Seven luxury smartphones and privacy services to stop your ‘very important data’ leaking
As threats to personal privacy seem to increase every day, we look at some of the high-end phones and apps designed to see off those dastardly hackers, cyberpunks and data thieves
According to William Stubbs, co-founder of tech-focused social enterprise Spur:Labs, the most important currency today isn’t the dollar or the euro – it’s data. And for those with a public profile or with roles that require the management of sensitive industry information, “this is particularly threatening”, he says.
To help combat the threat, a new breed of luxury privacy products has arisen. One is the Vault app devised by jewellery brand Bulgari and security firm WISeKey, which tracks the so-called “very important data” (VID) trend. Vault makes mobile payments and other smartphone data safer by encrypting that data on your device. Optional cloud storage sees that data held in a high-security bunker in the Swiss Alps.
During data transfer on the internet, when the risk of hacking is highest, WISeKey’s encryption attains a level of security achieved by government agencies, the company states. The app covers passwords, personal identification numbers, credit card numbers and more.
The app’s data can be unlocked by fingerprint recognition and face recognition. For the privilege of embedding their data in a nation synonymous with safety, users pay €49.99 (HK$450) a year for the cloud storage. An additional host gadget, Bulgari’s Diagono Magnesium watch, retails for US$3,900.
The most expensive VID gadget currently available, the Solarin Android smartphone, retails for between US$13,800 and US$17,400 depending on the model. The Solarin was launched in May 2016 by Israeli startup Sirin Labs. The private wonder-phone came with endorsements from stars including Leonardo DiCaprio. Its backers include the Chinese social networking service Renren.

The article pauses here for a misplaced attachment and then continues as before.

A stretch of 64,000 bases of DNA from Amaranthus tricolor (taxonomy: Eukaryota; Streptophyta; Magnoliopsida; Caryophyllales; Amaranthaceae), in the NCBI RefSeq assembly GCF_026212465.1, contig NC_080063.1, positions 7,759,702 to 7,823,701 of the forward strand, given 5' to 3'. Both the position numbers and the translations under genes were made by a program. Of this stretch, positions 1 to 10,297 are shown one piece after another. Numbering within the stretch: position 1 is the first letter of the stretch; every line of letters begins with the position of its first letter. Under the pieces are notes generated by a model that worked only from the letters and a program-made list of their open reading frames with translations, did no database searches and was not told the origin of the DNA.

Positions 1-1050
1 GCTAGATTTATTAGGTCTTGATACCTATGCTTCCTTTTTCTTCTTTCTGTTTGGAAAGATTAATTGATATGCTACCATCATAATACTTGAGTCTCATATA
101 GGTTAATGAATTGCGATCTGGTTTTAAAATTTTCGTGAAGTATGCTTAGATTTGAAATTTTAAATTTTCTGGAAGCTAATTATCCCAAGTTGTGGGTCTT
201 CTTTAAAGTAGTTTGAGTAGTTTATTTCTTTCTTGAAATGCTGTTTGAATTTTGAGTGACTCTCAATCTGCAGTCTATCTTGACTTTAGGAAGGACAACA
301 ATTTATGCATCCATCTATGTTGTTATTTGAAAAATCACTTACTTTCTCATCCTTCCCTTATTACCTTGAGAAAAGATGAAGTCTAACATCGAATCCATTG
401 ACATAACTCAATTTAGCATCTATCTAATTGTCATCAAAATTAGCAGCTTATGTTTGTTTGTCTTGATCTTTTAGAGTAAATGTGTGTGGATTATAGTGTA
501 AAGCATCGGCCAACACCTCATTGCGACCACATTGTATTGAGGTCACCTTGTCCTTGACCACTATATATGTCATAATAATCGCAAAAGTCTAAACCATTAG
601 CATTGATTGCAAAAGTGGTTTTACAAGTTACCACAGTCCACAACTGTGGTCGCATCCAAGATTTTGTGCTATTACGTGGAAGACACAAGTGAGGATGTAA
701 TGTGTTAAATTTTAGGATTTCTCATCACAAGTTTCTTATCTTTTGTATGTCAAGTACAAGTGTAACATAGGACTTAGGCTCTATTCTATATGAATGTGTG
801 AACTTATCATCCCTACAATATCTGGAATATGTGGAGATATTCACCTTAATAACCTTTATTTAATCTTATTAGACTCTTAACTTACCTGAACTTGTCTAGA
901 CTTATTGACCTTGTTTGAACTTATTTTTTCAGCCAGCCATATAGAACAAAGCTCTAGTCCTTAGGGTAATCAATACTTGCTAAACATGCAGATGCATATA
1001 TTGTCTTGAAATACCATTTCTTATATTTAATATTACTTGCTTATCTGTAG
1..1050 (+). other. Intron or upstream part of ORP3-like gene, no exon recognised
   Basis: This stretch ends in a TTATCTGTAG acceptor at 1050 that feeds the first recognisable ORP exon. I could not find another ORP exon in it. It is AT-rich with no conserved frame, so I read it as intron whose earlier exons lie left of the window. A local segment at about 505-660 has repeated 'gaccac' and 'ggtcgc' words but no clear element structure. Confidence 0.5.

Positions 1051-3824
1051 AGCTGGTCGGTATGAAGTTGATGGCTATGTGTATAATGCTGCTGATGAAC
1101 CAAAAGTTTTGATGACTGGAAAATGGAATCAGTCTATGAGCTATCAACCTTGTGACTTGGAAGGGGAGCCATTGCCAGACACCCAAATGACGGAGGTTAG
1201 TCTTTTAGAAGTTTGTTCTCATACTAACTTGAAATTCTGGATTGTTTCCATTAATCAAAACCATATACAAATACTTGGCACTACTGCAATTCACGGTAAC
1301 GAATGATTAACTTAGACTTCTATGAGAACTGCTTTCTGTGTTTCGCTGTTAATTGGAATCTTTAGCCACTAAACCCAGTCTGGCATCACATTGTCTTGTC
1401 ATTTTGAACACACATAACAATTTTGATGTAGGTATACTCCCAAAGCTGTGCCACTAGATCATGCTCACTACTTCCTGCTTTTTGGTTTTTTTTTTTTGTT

The luxury smartphone armed with “military-grade” security is sold at the upmarket London department store Harrods and the Sirin Labs Store in the exclusive London suburb of Mayfair.
(According to the start-up content hub TechCrunch, Sirin is, however, laying off one-third of its staff after achieving US$10 million in sales since launch. The startup is now considering a pivot to new computing devices, TechCrunch says.)
Another major gadget in the VID space, the Blackphone 2, retails for HK$5,088 excluding tax. Touted as the world’s most secure smartphone, the Blackphone 2 uses Silent OS, an Android-based operating system beefed up to address mobile privacy concerns.
“Free of bloatware, hooks to carriers, and leaky data, Silent OS puts privacy in the hands of you and your enterprise, without compromising productivity,” says the system’s parent company, Silent Circle, adding that core vulnerabilities are patched within 72 hours of detection.
Rival high-end smartphones touting top-notch security include the BlackBerry DTEK60 and the Boeing Black, which is made by aerospace giant Boeing in collaboration with BlackBerry.
For its phone, Boeing says that hardware media encryption and “configurable inhibit controls” curb the “risk of mission compromise due to data loss”. According to Reuters, the device is so hi-tech that it self-destructs if anyone tampers with it.
Meantime the Turing Appassionato lurks on the horizon. Built by Turing Robotics Industries (TRI) and Chinese tech company TCL, the Appassionato will feature a diamond-like carbon coating and ultra-strong sapphire display glass.
An equally futuristic item, the Privacy Phone, designed by tech legend John McAfee, will cost US$1,100. The gadget is trumpeted as the most “hack-proof” mobile handset on the market. McAfee claims it is light years ahead of the Blackphone or any other phone claiming to be secure.
According to Stubbs, the trend for luxury data protection devices and services is set to strengthen. Anders Sorman-Nilsson, founder and creative director of research and strategy company Thinque, agrees. “We are living in a world of digital data leaks,” he says.
Being able to fly under the radar is vital in the digital age, he adds, explaining that it is imperative for wealthy individuals to ensure that details such as their succession plan, trust scheme visualisations or lover’s name escape the next iCloud leak. Such concerns, he believes, will fuel investment in beautifully designed digital privacy solutions.